Monthly Archives: May 2016

How to Fat Loss With Supplement

The phytochemical capsaicin is the substance found in chili peppers that contributes to the hot and spicy flavor of the chili pepper.

This miraculous compound has the unique capacity to promote a wide range of positive effects on human health, including reduced body fat, powerful antioxidant and anti-inflammatory effects, and improved cardiovascular health.

In fact, a recent epidemiological study investigating almost half a million people showed that the habitual consumption of chili-rich foods, loaded with capsaicin, reduced the likelihood of death from certain chronic diseases such as cancer and heart disease, relative to those who did not consume chili-rich, spicy foods.1

In addition to capsaicin activating the TRPV1 receptor in certain neurons found within thegastrointestinal tract, triggering a process known as thermogenesis that burns body fat, capsaicin also produces many additional health benefits by activating the same TRPV1 receptor, yet in other tissues throughout the body.

Activation of TRPV1 within these tissues triggers the function of different protein molecules, resulting in unique effects that are tissue-specific.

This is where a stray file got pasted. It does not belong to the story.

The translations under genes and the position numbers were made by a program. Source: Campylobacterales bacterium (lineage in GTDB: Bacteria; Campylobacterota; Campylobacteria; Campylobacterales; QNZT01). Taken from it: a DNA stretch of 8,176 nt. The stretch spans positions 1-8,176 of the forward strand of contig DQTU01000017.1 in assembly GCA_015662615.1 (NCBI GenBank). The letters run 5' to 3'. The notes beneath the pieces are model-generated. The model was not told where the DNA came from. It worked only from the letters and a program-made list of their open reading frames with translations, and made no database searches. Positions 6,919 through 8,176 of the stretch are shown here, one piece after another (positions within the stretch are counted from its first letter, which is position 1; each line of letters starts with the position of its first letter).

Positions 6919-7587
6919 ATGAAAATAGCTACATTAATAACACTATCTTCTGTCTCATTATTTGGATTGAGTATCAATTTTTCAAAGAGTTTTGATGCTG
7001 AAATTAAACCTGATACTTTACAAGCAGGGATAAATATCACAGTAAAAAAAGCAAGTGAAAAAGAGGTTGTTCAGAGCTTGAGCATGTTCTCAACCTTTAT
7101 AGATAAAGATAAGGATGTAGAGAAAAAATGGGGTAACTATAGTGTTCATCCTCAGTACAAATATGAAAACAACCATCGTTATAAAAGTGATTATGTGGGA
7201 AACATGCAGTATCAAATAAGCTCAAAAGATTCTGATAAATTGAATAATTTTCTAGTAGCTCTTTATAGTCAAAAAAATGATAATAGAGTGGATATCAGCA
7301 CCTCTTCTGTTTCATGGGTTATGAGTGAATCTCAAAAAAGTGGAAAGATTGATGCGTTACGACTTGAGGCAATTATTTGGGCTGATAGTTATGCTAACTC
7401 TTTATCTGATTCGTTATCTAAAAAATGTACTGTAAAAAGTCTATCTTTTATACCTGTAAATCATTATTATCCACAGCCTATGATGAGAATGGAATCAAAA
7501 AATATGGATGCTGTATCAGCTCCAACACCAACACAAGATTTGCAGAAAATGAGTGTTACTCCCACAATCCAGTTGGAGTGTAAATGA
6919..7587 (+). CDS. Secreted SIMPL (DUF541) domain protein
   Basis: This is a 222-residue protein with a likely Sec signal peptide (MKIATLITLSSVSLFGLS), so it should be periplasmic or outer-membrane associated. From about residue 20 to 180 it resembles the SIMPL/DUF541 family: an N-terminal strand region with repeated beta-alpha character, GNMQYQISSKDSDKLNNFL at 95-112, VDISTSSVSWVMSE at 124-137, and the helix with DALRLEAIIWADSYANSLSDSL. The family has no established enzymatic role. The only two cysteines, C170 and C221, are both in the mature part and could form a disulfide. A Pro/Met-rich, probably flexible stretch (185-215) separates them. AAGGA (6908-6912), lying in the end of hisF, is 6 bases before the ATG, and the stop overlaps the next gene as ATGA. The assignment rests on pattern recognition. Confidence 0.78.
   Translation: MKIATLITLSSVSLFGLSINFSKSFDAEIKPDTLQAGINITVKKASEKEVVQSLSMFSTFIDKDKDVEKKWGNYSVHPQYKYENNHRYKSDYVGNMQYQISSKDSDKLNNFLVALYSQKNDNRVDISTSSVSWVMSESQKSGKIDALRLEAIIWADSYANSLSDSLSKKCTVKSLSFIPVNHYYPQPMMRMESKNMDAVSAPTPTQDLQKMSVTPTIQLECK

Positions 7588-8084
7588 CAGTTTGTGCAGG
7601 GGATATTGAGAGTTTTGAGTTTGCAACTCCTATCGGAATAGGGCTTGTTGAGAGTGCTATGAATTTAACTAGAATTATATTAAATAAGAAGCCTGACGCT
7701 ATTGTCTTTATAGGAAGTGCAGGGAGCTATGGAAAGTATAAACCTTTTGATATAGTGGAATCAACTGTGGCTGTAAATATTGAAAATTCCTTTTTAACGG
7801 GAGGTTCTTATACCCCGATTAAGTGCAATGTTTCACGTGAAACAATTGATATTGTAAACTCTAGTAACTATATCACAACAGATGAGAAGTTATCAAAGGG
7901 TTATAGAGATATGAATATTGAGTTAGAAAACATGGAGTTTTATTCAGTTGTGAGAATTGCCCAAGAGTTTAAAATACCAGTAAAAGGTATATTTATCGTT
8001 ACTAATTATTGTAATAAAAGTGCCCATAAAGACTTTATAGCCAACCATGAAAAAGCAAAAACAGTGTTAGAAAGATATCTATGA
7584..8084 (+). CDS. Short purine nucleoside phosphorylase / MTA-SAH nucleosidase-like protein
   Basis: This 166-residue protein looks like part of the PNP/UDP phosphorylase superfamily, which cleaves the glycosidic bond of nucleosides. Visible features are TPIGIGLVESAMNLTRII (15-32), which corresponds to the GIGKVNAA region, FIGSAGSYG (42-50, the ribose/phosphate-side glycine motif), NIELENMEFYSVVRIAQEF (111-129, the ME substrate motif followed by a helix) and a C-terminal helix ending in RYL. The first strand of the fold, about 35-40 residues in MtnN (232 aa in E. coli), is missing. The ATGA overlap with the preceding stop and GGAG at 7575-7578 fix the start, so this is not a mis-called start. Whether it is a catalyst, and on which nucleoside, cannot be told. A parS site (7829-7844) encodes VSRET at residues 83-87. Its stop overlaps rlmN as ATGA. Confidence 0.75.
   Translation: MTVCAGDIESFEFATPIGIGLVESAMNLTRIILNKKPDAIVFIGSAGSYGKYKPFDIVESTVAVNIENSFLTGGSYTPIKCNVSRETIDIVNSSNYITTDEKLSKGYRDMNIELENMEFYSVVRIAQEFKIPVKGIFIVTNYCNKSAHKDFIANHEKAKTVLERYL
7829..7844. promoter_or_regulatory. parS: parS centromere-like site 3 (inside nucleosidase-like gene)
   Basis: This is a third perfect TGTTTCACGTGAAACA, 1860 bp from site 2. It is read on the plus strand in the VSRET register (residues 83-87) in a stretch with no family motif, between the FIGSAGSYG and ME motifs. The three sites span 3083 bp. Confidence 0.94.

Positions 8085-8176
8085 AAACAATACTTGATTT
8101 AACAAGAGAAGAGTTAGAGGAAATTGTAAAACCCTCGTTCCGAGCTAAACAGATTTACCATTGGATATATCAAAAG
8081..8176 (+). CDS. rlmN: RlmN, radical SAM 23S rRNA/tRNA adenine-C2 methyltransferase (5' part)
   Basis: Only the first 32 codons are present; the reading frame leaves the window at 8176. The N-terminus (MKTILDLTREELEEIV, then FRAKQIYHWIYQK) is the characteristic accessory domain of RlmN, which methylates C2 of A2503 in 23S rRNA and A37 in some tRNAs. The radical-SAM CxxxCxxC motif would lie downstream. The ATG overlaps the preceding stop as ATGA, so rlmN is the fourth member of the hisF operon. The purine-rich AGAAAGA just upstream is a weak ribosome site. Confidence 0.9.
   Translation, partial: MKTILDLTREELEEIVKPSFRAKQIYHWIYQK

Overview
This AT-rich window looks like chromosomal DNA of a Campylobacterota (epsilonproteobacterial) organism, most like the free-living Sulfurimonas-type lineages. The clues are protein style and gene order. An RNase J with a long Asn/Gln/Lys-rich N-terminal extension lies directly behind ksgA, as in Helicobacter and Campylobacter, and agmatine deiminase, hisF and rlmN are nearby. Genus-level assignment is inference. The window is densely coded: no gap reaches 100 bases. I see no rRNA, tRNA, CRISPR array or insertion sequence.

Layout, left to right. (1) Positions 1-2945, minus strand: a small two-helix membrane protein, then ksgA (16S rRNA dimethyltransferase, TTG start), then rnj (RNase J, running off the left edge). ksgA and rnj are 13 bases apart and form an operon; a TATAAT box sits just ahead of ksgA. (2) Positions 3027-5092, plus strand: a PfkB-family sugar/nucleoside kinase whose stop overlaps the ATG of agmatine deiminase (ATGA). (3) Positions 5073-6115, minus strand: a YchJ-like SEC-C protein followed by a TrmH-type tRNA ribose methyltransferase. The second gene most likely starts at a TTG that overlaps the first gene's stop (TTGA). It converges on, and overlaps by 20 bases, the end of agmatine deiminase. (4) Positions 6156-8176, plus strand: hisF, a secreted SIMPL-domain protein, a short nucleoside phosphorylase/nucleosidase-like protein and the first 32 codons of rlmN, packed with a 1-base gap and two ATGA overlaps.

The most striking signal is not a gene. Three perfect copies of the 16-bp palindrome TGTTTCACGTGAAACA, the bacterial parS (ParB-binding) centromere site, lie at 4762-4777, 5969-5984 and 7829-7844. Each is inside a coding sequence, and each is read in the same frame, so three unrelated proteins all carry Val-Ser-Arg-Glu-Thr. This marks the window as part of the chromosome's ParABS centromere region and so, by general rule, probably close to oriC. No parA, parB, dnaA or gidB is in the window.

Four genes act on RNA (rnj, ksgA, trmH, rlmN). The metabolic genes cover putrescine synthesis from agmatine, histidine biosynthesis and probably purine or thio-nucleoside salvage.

One of the more influential TRPV1-dependent effects from capsaicin intake is the activation of TRPV1-expressing neurons within the oral cavity and gastrointestinal tract, which ultimately increases the amount of energy expenditure in brown adipose tissue (BAT) by a process known as thermogenesis.2

Although the mechanism of action is not completely understood, some of the details include capsaicin activation of the TRPV1 receptor within the oral cavity and gastrointestinal tract, which triggers the release of noradrenaline.

The release of noradrenaline then stimulates the process of thermogenic fatty acid oxidation within BAT, which has the unique capacity of uncoupling the normally linked process of fatty acid oxidation with cellular energy production in the form of ATP. Consequently, the energy is instead directly converted into heat, which effectively increases energy expenditure.